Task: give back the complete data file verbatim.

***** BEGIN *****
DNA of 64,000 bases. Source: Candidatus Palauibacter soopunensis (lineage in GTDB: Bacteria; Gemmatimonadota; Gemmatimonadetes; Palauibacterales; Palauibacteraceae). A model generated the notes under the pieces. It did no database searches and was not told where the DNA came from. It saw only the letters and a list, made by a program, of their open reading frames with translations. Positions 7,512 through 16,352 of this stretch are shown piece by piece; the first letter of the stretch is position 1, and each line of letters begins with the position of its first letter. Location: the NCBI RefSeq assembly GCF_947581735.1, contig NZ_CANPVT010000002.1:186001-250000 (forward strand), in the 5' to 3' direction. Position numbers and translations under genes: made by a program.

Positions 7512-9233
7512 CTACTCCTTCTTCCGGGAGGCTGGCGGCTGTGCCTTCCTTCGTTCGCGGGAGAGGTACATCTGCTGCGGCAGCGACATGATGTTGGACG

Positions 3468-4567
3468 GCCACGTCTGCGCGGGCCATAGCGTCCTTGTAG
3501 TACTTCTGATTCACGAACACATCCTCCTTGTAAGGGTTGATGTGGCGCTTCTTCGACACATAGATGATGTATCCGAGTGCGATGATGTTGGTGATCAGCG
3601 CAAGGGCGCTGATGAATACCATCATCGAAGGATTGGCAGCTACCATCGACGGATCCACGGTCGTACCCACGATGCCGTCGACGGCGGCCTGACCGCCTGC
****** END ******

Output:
DNA of 64,000 bases. Source: Candidatus Palauibacter soopunensis (lineage in GTDB: Bacteria; Gemmatimonadota; Gemmatimonadetes; Palauibacterales; Palauibacteraceae). A model generated the notes under the pieces. It did no database searches and was not told where the DNA came from. It saw only the letters and a list, made by a program, of their open reading frames with translations. Positions 7,512 through 16,352 of this stretch are shown piece by piece; the first letter of the stretch is position 1, and each line of letters begins with the position of its first letter. Location: the NCBI RefSeq assembly GCF_947581735.1, contig NZ_CANPVT010000002.1:186001-250000 (forward strand), in the 5' to 3' direction. Position numbers and translations under genes: made by a program.

Positions 7512-9233
7512 CTACTCCTTCTTCCGGGAGGCTGGCGGCTGTGCCTTCCTTCGTTCGCGGGAGAGGTACATCTGCTGCGGCAGCGACATGATGTTGGACG

Positions 3468-4567
3468 GCCACGTCTGCGCGGGCCATAGCGTCCTTGTAG
3501 TACTTCTGATTCACGAACACATCCTCCTTGTAAGGGTTGATGTGGCGCTTCTTCGACACATAGATGATGTATCCGAGTGCGATGATGTTGGTGATCAGCG
3601 CAAGGGCGCTGATGAATACCATCATCGAAGGATTGGCAGCTACCATCGACGGATCCACGGTCGTACCCACGATGCCGTCGACGGCGGCCTGACCGCCTGC